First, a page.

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Question About US Visa Child Photo

Sandy asks…

Passports with old photos?

A friend of mine from Austria is planning on making a trip to the U.S. in a few months. He has a valid passport, but the photo in it is from when he was 12 and it looks NOTHING like him now. He has other documents with more recent photos and whatnot, but I was just wondering the likelihood that he may encounter a problem if he tries to use that passport to come over. He goes to school in Manchester so he can’t just jet down to get another one.
No, he didn’t start school in Manchester when he was 12, he started 3 years ago when he went there for University, which is why he can’t just go run to get a new one in Austria, lol.

Best Answer:

It should be OK as most child passports are issued for 5 years and someone age 17 can look very different from when they were 12. It’s a common issue.

Best is for him to simply take the other photo ID he has and be prepared to show it.


Also send this to him:

Citizens of about 35 countries can travel to the USA for up to 90 days at a time as a tourist or for some business purposes by registering for ESTA > before < their trip begins. The cost is US$14, which is similar to the fee for the Australian ETA program.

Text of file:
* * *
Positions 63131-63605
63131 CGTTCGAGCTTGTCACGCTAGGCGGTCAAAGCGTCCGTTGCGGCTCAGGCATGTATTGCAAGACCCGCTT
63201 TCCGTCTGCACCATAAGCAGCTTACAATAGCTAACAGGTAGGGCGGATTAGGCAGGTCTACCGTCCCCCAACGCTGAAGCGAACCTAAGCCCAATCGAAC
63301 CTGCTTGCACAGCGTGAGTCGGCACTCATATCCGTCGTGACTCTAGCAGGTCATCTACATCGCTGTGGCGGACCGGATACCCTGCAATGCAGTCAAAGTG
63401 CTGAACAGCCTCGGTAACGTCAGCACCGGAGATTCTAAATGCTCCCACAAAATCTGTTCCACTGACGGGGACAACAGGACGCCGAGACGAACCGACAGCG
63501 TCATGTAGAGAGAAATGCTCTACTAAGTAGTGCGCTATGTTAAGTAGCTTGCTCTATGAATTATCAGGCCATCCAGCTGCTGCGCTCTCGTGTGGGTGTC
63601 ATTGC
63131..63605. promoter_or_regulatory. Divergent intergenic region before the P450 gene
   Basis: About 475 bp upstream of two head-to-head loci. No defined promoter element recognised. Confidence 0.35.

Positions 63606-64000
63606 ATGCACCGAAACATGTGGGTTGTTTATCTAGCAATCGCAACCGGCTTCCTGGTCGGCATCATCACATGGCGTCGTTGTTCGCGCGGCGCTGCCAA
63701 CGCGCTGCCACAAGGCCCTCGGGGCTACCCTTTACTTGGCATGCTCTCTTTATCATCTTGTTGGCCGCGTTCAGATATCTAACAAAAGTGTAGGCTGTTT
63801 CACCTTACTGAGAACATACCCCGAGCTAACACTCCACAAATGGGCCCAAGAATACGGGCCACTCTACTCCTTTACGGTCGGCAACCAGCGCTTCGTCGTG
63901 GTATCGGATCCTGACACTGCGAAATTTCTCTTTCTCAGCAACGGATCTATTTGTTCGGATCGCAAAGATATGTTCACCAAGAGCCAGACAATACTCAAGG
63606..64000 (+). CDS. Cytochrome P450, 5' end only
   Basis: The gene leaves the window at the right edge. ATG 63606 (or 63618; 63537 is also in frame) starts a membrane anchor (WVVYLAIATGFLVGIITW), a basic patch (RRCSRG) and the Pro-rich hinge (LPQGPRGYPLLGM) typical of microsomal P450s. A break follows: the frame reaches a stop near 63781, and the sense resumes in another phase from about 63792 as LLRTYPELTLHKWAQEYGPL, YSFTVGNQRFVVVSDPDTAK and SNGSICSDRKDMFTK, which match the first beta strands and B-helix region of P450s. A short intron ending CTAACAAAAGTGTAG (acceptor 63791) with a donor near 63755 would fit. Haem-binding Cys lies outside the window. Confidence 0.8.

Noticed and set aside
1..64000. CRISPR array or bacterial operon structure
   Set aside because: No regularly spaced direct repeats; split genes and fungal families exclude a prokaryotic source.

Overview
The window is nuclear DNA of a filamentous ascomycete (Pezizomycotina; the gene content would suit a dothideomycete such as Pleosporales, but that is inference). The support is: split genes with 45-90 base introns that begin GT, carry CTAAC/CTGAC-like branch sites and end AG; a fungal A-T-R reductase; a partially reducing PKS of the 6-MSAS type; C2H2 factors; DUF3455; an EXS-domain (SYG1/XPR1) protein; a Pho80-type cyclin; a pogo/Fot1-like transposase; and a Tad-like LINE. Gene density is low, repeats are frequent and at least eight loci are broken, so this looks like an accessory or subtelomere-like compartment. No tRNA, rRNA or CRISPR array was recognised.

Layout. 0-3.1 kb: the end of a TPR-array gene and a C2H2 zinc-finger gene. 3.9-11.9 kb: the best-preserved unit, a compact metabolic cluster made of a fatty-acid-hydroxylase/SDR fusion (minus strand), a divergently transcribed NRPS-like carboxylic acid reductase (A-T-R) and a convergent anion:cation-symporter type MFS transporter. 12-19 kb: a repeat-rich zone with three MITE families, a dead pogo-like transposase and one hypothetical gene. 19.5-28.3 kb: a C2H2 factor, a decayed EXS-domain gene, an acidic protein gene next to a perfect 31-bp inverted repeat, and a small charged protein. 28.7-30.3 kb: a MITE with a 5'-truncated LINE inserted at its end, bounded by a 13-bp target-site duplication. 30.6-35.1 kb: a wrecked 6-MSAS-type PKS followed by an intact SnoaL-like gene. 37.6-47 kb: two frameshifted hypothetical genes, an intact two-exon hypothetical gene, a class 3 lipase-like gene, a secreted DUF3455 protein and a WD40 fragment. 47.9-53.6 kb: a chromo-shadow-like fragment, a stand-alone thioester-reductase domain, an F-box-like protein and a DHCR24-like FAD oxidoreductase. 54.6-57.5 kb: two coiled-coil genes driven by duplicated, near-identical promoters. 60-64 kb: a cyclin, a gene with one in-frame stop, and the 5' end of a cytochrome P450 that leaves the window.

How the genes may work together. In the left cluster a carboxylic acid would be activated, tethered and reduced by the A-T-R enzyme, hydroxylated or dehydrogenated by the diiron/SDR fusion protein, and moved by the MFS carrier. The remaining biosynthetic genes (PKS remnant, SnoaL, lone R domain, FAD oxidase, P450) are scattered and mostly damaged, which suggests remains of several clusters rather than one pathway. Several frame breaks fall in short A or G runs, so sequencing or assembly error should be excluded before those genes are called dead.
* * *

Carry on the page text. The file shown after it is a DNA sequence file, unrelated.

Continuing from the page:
Registering is accomplished online, you don't need the details of your trip, and the confirmation is valid for multiple trips to the USA over two (2) years so don't wait until the last minute.

Print the confirmation – or at least record the number – and keep the information with your passport. Having a return or onward ticket leaving North America is a requirement, so have a copy of your airline itinerary at passport control.

If you are planning a long visit then DON'T schedule your departure day for the 90th day (any part of a day in the USA counts as a whole day, so if you arrive at 23:59h on the 1st and leave at 00:01h on the 10th it is 10 days in the USA). Schedule your departure not later than the 88th day as there are no (zero) provisions in the Visa Waiver Program for someone to voluntarily extend their stay. If you miss your flight due to something Immigration might consider avoidable (ex. Flat tire on the way to the airport) they may ban you from using the VWP in the future.

Check with your health insurance to find out if it covers you in the USA and pays for medical evacuation to home (should that be necessary). If yes then take proof of coverage with you. If no or not sure then get trip medical insurance, which is cheap and sold by airlines & travel agents. The USA has wonderful medical care but it isn't free or even cheap. Please do not skimp on this as an otherwise-silly accident could turn into a crisis if you don't have medical insurance. This is a link from the US government, but the info is good for anyone traveling outside their home country:

Posted From Yahoo! Answers (for informational purposes only)

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